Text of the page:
PR Case Study – Do You Have to Disclose a Death in the House Before Selling?

Public Relations Example:

Are you interested in real estate media marketing… in other words, do you want to land in print or on television sharing your real estate expertise? See how this real estate agent landed on her local CBS television affiliate by pitching a relevant, timely, newsworthy story.

Watch Video Below:

PR Client:

Lizzy Conroy, Realtor, Keller Williams

Successful PR Topic:

Using Halloween as a theme for a real estate related topic – does a seller have to disclose a death in the home before selling?

Why is this PR story relevant:

Tying the story to something seasonal, i.e. Halloween, makes it timely to a media outlet.

Why this pitch appealed to the media:

The media is always looking for interesting topics for their audience. Taking a seasonal topic like Halloween and then tying in something scary like a death (which is related to Halloween), it becomes a story that is timely and relevant. Also, the business topic of does a seller have to disclose a death in the home, is something that could be pertinent to people watching. According to the National Association of Realtors, 5.34 million existing homes were sold in 2019. Those numbers make this a relevant story to the media.

Media outlet that was pitched:

WUSA-CBS – Washington, D.C.

Free PR interview transcript:

So here’s a question that might only come up on a day like today. If you’re looking to buy a house, how do you know if it’s haunted? More seriously, if somebody was maybe murdered in the house that you’re thinking of buying. Does the seller have

to tell you? What are sellers legally required to reveal to you? We sent our Peggy Fox out searching, prowling in fact for answers. Maybe someone died there and their ghost lives in the attic or doors open and shut by themselves and strange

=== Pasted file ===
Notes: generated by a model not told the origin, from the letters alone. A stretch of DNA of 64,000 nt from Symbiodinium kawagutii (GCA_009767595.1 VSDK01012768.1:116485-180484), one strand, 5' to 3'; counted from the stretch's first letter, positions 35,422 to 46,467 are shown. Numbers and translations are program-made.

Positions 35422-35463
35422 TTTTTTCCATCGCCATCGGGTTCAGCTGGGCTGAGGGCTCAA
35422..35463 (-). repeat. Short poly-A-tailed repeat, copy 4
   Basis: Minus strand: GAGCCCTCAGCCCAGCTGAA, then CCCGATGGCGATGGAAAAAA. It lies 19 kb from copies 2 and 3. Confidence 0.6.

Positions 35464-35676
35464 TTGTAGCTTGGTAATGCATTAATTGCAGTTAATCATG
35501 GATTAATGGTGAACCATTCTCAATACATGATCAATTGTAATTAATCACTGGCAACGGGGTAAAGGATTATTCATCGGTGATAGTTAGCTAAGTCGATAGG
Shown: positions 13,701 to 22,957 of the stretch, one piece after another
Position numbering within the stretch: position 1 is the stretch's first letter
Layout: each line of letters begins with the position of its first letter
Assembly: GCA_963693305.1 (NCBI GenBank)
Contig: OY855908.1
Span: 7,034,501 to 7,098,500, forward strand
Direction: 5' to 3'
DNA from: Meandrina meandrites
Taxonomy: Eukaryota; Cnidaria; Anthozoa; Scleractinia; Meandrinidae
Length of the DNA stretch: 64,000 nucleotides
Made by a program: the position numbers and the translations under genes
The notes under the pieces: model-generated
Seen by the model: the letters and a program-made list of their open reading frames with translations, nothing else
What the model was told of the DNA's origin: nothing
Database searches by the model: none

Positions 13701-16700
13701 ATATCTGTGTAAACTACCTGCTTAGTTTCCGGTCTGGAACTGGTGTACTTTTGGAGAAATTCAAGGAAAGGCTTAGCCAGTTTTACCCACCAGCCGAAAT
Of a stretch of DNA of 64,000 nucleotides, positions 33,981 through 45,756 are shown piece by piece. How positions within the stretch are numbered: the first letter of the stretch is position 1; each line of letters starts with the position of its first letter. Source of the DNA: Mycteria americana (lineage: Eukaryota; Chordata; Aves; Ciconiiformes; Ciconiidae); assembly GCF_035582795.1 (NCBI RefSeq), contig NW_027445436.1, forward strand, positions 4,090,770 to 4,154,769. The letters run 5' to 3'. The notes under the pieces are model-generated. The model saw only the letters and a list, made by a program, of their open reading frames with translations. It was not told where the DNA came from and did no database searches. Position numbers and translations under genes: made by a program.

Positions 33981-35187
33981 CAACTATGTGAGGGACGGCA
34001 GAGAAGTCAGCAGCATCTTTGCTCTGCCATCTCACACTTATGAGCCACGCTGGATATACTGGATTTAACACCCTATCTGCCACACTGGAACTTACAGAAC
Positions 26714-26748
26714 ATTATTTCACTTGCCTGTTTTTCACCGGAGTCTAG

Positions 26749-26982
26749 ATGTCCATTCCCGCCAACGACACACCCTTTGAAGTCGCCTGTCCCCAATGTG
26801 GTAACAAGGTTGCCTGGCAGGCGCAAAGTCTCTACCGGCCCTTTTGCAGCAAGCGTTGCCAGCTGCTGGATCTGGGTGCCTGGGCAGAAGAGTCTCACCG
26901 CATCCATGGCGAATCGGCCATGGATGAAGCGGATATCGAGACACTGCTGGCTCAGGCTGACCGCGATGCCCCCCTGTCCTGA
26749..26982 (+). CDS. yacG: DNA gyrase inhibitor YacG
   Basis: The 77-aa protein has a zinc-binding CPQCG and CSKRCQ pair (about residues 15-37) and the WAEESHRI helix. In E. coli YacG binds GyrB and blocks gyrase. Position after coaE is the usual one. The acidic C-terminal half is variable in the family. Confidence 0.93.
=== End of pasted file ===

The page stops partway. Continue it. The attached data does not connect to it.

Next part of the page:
noises come from the basement at night. Who’s going to tell you before you buy that house? Does the seller have to tell you if the house is haunted? No, absolutely not. Lizzy Conroy with HBC Group Keller Williams sells houses throughout the

Washington region. If a house is haunted it’s a spirit in there. It has nothing to do with the foundation or the roof or the drywall or the plumbing or heating and electrical and you know something being haunted it’s sort of an opinion

it’s not necessarily a fact. What if someone died in the house or was murdered there? That has nothing to do with the condition of the property. So you’re not required to disclose that. Virginia is a buyer beware state, so sellers don’t have to disclose

much. Only if they have actual knowledge of material defects plus any known building code violations or a meth lab. If there was a meth lab in the home you have to disclose that. In Maryland, it is a disclosure state and as they say in Maryland:

disclose disclose disclose. Now, if something is breaking, if your foundation is settling and you mistake that maybe for a ghost and it’s really just the condition of the house than yes, that is a material defect and if you know about it, you have to

disclose it. One more thing sellers have to disclose; bats. I’ve seen properties where they’ve had tons of bats in the attic and when the bats live in the attic, they infiltrate the attic. So if you know that there are bats in your attic, you got to get that

fixed or definitely disclose that to the buyer. There is at least one state that requires sellers to tell buyers a house is haunted. It’s called the Ghostbusters ruling in the state of New  York, but it only requires sellers to disclose if they have shared this

opinion to the public at large. Otherwise, it’s for them to know and for you to find out. In Arlington, Peggy Fox, WUSA9.


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